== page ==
Google's line of Nexus smartphones got a new addition Monday, called the Nexus 4 smartphone. There is a minor upgrade to Google's Android operating system. A more comprehensive upgrade is expected to be released next year. It's manufactured by LG Electronics.
A larger version of the Nexus 7 tablet was also announced Monday. The new, larger Nexus 10 tablet measures 10 inches diagonally, about the same size as Apple's iPad. The larger Nexus tablet is manufactured by Samsung Electronics.
The Nexus 10 tablet with 16 gigabytes of storage will sell for $399. That's $100 less than the comparable version of the latest iPad, though the older iPad 2 is still available at that price. The Nexus goes on sale in Google's online store Nov. 13.
The Nexus 7 itself was upgraded to add cellular capabilities and a doubled increase in its capacity. Google began selling the Nexus 7, measuring 7 inches, in July.
Google's introduction of a larger tablet comes less than a week after Apple announced it's making a smaller, less expensive iPad, with a 7.9-inch display, to compete with the Nexus 7 and Amazon.com Inc.'s Kindle Fire. The iPad Mini will be available in stores Friday.
The Android update also includes a new feature called Gesture Typing, designed to make entering text and other information on touch-screens easier and quicker.
The Nexus 4 phone boasts a 4.7-inch screen, larger than Apple's recently released iPhone 5 and just slightly smaller than Samsung's flagship phone, the Galaxy S III. A 16-gigabyte model of the Nexus 4 will sell for $199 with a two-year contract to buy phone service and Internet access from T-Mobile. A contract-free version is available for $299 with 8 gigabytes of storage and $349 for the 16-gigabyte model. Google is touting the Nexus 4's wireless charging capability as a major selling point.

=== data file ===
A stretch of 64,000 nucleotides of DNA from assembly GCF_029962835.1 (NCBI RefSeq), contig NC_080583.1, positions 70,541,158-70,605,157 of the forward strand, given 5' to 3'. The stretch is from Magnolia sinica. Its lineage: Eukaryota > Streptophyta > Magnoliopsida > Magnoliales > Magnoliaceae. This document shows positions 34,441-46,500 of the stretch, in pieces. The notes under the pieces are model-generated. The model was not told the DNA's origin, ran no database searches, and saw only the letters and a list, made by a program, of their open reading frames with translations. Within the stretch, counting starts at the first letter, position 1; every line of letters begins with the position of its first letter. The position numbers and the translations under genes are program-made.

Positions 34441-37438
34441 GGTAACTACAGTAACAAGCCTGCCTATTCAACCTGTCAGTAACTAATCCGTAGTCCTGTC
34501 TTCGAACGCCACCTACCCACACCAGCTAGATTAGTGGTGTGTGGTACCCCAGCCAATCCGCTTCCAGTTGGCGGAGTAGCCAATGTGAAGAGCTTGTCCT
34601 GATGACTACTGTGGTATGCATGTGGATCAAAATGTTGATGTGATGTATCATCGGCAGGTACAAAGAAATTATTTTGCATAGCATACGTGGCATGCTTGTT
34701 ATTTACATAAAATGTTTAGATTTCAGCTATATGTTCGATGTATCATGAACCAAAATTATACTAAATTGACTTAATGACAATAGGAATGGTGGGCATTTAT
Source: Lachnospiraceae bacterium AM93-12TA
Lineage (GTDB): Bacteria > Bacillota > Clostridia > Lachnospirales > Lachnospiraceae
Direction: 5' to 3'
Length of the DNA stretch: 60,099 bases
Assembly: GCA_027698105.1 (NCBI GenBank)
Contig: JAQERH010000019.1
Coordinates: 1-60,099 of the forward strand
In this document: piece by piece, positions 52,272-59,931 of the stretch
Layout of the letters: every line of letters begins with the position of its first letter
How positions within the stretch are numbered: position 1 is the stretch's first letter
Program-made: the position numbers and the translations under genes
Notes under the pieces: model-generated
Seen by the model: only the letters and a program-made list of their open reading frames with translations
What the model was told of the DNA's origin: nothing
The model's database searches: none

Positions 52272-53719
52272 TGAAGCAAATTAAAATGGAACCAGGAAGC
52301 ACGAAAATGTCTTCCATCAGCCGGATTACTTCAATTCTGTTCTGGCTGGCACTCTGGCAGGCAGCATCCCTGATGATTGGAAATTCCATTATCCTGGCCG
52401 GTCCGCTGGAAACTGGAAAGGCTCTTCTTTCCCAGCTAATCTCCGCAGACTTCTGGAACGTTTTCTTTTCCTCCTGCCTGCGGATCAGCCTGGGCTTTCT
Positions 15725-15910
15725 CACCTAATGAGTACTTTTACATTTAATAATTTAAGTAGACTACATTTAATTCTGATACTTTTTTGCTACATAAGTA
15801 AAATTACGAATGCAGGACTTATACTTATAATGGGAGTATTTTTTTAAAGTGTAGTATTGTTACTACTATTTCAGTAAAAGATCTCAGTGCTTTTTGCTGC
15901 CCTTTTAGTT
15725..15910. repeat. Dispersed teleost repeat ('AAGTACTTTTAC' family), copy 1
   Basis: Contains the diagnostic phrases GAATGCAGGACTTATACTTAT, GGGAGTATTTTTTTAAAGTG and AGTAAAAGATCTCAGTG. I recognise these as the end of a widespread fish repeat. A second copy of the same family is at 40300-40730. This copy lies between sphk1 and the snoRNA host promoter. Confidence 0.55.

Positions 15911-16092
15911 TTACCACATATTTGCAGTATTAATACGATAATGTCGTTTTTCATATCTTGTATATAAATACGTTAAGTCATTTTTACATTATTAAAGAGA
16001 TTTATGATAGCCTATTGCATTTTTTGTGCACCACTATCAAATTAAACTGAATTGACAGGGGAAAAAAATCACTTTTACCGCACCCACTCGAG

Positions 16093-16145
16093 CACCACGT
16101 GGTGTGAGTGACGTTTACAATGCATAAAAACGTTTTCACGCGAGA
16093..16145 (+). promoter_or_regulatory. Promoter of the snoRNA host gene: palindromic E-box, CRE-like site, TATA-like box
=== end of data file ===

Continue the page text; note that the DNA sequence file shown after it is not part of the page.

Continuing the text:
The Nexus 7 tablets will continue to be sold at Google's Play store online as well as such retailers as GameStop, Office Depot, Office Max, Staples, Wal-Mart.
Besides adding more hardware to its online store, Google is expanding its music library to include Warner Music Group's catalog. Warner had been the only holdout among the major music labels when Google began selling music a year ago to compete with Apple's iTunes stores. The company also said it will begin selling music in Europe beginning Nov. 13.
With these additions to its product lineup, Google joins a procession of companies selling a gamut of sleek and powerful computing devices in different shapes and sizes. Some are smartphones and other are tablet computers, but they all aim to cater to people's growing interest to have easily portable devices that can be used to connect to the Internet, take pictures, watch video and read books, magazines and newspapers.
Google's Nexus devices will be competing with gadgets from such companies as Apple Inc., Amazon.com Inc., Barnes & Noble Inc., Samsung and Microsoft Corp. Microsoft released a new tablet called Surface last week and launched new software for phones on Monday.
The Associated Press contributed to this report.